We're expected to continue development through the first quarter of 2019. There's some enhancements, there are some corner cases, when you're looking at a Blackjack table or a Baccarat table, that we need to continue to enhance the visual or the division system to work closely with the RFID system that's going well. They're demonstrating ATS to major gaming operators in North America and Asia, Asia and Australia. As I think we've talked about before, GPI has intimate relationships and very long and deep relationships with major gaming operators around the world. The board of directors of GPI did agree to be acquired by Angel, Kyoto, Japan, while GPI has a significant market share in the chips, the currency on the table, Angel has a significant market share, a very significant market share of all the cards on the table games. So the combination of Angel and GPI, I think the ultimate result is going to be a positive.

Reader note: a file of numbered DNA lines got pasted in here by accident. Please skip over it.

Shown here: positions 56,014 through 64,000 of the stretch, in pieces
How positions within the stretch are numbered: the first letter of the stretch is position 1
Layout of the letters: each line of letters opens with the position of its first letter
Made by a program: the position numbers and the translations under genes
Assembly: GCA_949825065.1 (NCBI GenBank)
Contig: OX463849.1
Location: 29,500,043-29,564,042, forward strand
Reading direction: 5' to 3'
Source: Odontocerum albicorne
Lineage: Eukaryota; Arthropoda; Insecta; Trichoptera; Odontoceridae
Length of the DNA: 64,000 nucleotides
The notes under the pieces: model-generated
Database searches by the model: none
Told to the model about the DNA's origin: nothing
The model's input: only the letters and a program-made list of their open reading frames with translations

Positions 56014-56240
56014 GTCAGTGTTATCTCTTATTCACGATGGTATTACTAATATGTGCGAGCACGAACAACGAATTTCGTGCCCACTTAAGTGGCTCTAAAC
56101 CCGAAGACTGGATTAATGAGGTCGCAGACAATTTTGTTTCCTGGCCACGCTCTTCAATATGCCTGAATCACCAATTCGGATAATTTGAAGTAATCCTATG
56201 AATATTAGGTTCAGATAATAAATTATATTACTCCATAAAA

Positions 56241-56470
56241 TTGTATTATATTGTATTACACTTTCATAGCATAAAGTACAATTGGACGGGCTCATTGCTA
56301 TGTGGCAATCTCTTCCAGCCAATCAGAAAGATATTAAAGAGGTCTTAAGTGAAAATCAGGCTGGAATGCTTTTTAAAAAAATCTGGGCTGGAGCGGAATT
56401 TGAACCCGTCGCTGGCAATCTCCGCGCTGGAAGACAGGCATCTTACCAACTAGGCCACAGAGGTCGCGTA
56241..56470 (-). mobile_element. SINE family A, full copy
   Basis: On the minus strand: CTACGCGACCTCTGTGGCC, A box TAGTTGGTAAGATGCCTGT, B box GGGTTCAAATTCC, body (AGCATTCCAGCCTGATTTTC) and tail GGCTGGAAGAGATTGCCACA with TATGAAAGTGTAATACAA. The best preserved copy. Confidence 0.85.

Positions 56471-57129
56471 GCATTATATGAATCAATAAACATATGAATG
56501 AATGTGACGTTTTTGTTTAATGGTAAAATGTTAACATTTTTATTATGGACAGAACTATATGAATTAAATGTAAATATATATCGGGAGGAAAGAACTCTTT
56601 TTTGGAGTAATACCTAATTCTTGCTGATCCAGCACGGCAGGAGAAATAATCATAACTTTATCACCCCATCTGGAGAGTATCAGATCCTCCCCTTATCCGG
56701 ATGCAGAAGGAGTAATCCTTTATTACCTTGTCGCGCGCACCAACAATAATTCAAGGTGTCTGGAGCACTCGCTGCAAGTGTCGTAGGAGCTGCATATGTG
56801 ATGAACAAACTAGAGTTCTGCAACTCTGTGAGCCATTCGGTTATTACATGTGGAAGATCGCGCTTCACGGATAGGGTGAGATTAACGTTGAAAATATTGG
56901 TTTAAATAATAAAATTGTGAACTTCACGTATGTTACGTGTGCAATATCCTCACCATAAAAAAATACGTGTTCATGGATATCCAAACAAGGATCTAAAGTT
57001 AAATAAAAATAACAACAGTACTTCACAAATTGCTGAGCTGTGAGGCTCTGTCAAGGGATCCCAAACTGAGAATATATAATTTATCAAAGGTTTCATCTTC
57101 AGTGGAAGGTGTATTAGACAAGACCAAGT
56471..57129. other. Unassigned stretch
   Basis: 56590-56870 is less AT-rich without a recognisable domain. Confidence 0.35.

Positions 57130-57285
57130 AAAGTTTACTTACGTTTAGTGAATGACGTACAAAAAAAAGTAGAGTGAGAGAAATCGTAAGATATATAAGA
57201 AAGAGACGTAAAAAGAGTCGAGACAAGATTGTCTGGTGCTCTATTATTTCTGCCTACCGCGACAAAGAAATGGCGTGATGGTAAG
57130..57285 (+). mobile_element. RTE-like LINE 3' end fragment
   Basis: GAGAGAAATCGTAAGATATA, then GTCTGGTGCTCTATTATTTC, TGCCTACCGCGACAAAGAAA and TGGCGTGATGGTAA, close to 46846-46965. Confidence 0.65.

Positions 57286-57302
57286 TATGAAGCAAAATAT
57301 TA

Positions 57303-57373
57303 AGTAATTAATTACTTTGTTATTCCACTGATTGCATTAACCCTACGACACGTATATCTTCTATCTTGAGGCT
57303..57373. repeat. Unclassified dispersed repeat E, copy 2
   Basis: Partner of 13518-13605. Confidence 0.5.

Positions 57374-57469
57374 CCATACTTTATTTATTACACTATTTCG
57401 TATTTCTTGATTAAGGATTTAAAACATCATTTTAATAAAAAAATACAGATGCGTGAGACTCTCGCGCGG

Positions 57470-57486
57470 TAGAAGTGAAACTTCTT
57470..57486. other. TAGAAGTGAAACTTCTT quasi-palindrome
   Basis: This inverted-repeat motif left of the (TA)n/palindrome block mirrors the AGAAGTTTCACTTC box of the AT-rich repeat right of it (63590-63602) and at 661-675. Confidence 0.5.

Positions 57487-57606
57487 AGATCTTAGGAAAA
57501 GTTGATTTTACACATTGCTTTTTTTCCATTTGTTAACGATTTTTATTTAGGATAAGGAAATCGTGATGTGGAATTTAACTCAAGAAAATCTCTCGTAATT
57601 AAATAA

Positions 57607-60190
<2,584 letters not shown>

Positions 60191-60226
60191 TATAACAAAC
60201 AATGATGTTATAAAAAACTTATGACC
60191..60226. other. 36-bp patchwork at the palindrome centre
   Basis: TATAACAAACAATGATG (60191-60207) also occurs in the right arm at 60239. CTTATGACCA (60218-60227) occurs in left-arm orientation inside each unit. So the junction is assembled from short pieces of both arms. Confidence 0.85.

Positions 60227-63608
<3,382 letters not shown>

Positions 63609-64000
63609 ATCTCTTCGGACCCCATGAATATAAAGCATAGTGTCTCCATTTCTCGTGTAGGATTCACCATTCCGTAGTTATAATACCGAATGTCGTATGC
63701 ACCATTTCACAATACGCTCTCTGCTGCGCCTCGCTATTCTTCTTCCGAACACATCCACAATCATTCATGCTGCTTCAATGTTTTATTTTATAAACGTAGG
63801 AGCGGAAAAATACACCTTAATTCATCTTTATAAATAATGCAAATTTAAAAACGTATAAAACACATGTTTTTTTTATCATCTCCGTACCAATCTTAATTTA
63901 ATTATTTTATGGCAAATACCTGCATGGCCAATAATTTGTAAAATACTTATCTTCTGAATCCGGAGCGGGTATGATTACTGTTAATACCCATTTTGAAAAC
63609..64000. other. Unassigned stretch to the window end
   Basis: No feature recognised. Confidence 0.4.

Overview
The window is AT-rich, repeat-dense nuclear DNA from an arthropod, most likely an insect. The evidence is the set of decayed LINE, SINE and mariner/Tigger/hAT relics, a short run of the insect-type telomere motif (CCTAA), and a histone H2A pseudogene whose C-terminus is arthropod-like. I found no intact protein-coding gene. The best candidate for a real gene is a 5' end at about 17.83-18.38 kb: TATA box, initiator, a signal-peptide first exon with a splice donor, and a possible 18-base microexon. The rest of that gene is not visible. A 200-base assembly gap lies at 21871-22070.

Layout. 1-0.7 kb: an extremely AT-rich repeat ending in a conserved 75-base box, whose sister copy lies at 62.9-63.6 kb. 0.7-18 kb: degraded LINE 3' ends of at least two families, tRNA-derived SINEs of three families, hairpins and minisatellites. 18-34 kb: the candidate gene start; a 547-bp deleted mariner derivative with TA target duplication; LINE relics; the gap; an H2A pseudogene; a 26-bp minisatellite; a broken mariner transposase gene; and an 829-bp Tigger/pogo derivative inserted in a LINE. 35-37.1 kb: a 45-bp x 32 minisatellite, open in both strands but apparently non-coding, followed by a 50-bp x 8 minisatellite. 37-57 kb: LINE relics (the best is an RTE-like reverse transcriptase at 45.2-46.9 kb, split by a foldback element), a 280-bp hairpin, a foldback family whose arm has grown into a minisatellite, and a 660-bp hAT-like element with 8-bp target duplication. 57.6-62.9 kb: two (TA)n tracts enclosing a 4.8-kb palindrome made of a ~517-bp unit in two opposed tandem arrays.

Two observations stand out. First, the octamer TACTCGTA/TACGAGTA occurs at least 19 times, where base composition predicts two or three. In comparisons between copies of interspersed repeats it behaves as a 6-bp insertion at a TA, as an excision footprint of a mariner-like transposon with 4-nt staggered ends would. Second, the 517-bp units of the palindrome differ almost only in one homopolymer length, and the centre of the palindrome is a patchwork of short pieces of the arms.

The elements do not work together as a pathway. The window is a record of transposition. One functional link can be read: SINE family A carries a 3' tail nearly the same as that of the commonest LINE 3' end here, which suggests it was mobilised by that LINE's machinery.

Of course, there's been a bit of a delay in getting through a commercial agreement in part because of the binding agreement that they have during their due diligence period, as well as the enhancements that we continue to develop with the direction of GPI. And we'll continue to update the market on significant developments regarding GPI. But overall there is continued development and continued demonstration trials to begin shortly. So I think, generally speaking, the GPI thing is moving along quite nicely. SN Tech, this is something we've talked about for the past couple of quarters, I think as most shareholders would recall. We did invoice them and for a bit over $600,000. We did an audit in the December quarter. We found that their responses and disclosures were unsatisfactory, under our contract we have a right to audit books, records and even source code for what is being deployed. As a result of that lack of disclosure, our view, lack of disclosure, we filed a Freedom of Information Act.